Chung-Hay Luk and Jonathan D. Wallis
The Journal of Neuroscience, 30 January 2013, 33(5): 1864-1871; doi: 10.1523/JNEUROSCI.4920-12.2013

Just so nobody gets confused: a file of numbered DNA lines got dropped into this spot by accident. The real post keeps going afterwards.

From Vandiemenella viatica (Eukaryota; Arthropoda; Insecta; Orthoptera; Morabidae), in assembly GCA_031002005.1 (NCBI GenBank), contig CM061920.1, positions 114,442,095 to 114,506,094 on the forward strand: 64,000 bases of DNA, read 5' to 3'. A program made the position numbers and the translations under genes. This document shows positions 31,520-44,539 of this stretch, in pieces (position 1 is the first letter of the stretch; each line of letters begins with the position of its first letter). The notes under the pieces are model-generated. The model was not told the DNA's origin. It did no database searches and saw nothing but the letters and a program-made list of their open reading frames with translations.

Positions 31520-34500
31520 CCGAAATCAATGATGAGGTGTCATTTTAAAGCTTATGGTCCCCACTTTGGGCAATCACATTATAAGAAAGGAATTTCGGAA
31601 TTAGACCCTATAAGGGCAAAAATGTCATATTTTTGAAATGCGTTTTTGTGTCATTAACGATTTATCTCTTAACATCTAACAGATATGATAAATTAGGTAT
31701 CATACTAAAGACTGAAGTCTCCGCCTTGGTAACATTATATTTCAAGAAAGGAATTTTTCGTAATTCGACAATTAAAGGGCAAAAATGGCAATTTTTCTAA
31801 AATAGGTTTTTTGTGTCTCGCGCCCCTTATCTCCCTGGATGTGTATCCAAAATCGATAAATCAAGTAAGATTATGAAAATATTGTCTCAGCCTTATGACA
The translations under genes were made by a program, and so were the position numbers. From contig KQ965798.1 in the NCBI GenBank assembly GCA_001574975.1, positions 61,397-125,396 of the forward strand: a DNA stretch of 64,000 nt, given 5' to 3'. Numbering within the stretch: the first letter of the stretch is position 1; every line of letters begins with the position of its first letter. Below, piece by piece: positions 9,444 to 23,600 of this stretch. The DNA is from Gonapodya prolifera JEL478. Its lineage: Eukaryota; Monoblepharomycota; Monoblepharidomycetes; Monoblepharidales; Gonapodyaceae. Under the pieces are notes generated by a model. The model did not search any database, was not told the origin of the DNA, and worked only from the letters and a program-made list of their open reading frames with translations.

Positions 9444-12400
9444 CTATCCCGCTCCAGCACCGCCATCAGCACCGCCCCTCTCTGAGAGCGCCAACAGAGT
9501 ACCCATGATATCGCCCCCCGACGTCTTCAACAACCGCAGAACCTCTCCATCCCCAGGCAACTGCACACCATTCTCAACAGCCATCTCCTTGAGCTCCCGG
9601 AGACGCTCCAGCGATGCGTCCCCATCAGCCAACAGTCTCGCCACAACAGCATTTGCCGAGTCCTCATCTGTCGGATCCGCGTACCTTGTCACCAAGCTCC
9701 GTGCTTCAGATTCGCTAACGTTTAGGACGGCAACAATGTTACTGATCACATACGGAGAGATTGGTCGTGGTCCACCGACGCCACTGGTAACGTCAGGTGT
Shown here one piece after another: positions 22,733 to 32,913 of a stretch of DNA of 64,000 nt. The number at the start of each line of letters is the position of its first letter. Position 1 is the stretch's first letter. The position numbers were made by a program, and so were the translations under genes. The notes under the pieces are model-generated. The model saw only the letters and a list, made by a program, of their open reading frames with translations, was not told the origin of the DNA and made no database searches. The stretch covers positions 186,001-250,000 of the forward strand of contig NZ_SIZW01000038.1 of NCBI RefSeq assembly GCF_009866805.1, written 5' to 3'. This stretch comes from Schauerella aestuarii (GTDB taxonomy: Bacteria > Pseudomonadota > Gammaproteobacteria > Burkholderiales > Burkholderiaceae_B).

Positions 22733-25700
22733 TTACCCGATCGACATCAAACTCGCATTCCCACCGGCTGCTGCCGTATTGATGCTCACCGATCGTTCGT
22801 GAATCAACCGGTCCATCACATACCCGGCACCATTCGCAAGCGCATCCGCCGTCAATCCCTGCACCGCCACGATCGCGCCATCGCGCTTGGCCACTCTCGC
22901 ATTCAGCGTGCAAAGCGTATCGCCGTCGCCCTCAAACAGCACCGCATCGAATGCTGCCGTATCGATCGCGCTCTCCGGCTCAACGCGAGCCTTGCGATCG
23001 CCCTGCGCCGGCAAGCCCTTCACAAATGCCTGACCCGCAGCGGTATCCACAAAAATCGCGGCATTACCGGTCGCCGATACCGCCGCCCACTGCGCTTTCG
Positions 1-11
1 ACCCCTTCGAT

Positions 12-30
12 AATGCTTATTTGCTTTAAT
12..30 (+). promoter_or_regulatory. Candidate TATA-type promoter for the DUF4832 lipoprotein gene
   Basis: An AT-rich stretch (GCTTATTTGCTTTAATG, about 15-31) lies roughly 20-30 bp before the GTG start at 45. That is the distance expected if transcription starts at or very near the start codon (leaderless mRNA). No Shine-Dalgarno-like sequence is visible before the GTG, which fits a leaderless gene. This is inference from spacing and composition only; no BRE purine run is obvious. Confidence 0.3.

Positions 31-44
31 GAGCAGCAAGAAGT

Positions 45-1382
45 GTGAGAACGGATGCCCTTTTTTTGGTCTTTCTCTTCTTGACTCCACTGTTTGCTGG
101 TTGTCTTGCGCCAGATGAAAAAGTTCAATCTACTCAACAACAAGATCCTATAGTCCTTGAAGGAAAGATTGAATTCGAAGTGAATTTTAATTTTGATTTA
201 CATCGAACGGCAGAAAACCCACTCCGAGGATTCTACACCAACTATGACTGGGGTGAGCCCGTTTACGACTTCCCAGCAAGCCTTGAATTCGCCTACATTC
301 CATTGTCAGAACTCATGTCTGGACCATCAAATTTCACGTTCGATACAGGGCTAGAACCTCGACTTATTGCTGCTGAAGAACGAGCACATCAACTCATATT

To optimally obtain desirable outcomes, organisms must track outcomes predicted by stimuli in the environment (stimulus–outcome or SO associations) and outcomes predicted by their own actions (action–outcome or AO associations). Anterior cingulate cortex (ACC) and orbitofrontal cortex (OFC) are implicated in tracking outcomes, but anatomical and functional studies suggest a dissociation, with ACC and OFC responsible for encoding AO and SO associations, respectively. To examine whether this dissociation held at the single neuron level, we trained two subjects to perform choice tasks that required using AO or SO associations. OFC and ACC neurons encoded the action that the subject used to indicate its choice, but this encoding was stronger in OFC during the SO task and stronger in ACC during the AO task. These results are consistent with a division of labor between the two areas in terms of using rewards associated with either stimuli or actions to guide decision-making.